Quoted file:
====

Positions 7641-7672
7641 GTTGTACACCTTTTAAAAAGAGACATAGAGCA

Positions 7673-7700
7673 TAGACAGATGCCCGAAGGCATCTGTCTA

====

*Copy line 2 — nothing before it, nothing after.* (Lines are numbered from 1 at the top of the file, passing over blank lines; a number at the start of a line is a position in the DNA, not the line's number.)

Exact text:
7641 GTTGTACACCTTTTAAAAAGAGACATAGAGCA